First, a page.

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Atmospheres of stillness in Bristol's Bearpit

Buser, Michael

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Abstract

This paper studies atmospheres of stillness in a contested urban public space known as the ‘Bearpit’. The purpose is to provide a nuanced account of stillness and its relationship to atmosphere. Drawing on an ethnographic examination of the Bearpit, the paper finds that the positive and beneficial aspects of stillness can be found in unexpected and unconventional places. However, there is no single, unifying experience of stillness, but rather a plurality of ‘stillings’. The paper highlights three forms of stillness distilled from study of the site – calmness, control and withdrawnness – and demonstrates how these modalities emerge from and contribute to the construction of atmospheres in the Bearpit. Moreover, these atmospheres have direct political consequences for those who take part in city life. The paper’s contribution is found in the advancement of non-anthropocentric understandings of atmosphere and the development of stillness as a way of understanding city life.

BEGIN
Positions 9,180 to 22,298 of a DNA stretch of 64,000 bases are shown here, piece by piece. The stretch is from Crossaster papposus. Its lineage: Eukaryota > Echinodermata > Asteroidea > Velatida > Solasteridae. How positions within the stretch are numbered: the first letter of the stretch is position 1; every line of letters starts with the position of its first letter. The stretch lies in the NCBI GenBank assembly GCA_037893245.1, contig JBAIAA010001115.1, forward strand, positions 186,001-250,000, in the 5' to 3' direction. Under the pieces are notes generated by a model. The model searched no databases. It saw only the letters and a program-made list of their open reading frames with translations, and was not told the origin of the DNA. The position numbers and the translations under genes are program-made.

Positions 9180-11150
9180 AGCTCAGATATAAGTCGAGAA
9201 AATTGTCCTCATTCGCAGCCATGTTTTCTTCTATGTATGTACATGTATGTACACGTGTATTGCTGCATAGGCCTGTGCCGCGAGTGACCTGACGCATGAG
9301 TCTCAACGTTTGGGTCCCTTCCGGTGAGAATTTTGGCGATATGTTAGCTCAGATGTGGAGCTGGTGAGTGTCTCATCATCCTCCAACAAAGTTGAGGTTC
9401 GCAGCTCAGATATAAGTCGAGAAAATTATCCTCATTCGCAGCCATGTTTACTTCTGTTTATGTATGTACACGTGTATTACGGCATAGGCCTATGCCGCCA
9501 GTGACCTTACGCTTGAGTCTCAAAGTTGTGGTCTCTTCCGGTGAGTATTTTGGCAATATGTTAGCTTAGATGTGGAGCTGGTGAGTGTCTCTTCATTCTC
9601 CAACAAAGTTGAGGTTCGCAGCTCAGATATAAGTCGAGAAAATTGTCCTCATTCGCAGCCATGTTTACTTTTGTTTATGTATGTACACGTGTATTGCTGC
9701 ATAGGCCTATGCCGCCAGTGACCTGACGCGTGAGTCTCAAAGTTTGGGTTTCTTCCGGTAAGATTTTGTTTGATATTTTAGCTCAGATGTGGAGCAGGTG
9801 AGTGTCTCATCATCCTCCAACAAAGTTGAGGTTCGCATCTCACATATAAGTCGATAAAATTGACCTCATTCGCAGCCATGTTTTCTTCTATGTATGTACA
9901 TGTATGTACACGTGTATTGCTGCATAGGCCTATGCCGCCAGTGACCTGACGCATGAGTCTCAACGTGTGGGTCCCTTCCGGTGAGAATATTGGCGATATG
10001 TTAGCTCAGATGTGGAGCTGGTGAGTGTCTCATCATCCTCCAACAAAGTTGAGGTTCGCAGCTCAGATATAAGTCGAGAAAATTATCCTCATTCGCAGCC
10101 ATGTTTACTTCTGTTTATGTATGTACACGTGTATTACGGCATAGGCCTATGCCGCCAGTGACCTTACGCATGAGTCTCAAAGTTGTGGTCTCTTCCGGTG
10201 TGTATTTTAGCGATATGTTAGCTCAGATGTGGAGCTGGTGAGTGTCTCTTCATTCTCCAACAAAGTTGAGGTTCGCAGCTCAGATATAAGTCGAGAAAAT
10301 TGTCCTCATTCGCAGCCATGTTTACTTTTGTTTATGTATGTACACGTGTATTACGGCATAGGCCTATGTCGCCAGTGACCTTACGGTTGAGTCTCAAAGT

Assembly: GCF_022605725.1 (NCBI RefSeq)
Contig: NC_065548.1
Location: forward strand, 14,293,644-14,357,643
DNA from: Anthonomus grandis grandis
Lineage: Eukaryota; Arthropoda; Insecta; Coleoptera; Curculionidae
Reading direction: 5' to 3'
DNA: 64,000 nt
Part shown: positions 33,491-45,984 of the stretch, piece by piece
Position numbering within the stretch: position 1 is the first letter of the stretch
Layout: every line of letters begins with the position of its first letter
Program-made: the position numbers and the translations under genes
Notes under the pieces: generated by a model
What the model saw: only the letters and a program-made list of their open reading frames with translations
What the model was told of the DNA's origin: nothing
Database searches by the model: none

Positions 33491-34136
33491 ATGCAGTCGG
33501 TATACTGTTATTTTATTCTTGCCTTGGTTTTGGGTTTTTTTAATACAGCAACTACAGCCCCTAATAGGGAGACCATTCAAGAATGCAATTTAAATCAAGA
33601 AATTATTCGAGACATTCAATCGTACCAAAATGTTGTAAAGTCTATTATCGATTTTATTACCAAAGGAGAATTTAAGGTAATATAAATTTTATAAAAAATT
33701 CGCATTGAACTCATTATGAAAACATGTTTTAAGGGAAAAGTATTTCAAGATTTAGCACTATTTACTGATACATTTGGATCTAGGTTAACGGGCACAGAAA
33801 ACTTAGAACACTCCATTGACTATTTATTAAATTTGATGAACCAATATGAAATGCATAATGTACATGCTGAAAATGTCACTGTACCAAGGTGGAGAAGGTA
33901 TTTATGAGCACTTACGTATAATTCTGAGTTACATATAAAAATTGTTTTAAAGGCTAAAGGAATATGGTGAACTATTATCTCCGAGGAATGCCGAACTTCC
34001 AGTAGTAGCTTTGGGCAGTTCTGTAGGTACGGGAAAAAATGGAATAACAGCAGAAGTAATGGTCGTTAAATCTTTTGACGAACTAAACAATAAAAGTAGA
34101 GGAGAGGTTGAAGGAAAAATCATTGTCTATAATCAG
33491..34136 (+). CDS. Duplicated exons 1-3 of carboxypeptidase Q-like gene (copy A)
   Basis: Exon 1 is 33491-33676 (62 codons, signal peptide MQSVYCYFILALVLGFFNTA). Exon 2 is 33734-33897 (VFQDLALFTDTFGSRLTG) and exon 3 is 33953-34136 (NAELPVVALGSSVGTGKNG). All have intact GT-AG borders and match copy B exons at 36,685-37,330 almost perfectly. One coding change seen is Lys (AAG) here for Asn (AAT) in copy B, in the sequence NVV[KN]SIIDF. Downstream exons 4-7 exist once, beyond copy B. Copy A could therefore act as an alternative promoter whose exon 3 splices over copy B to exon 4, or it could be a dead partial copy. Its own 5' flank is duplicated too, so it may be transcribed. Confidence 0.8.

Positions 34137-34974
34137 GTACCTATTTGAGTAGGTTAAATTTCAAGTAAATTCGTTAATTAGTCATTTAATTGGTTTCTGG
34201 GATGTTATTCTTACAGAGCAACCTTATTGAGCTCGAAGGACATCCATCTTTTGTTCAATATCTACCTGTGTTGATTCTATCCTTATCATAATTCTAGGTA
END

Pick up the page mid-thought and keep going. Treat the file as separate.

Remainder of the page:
Journal Article Type Article
Publication Date Feb 8, 2017
Journal Environment and Planning D: Society and Space
Print ISSN 0263-7758
Publisher SAGE Publications
Peer Reviewed Peer Reviewed
Volume 35
Issue 1
Pages 126-145
APA6 Citation Buser, M. (2017). Atmospheres of stillness in Bristol's Bearpit. Environment and Planning D: Society and Space, 35(1), 126-145. https://doi.org/10.1177/0263775816658480
DOI https://doi.org/10.1177/0263775816658480
Keywords atmosphere, ambiance, stillness, public space, non-representational theory, Stokes Croft, Bearpit
Publisher URL http://dx.doi.org/10.1177/0263775816658480

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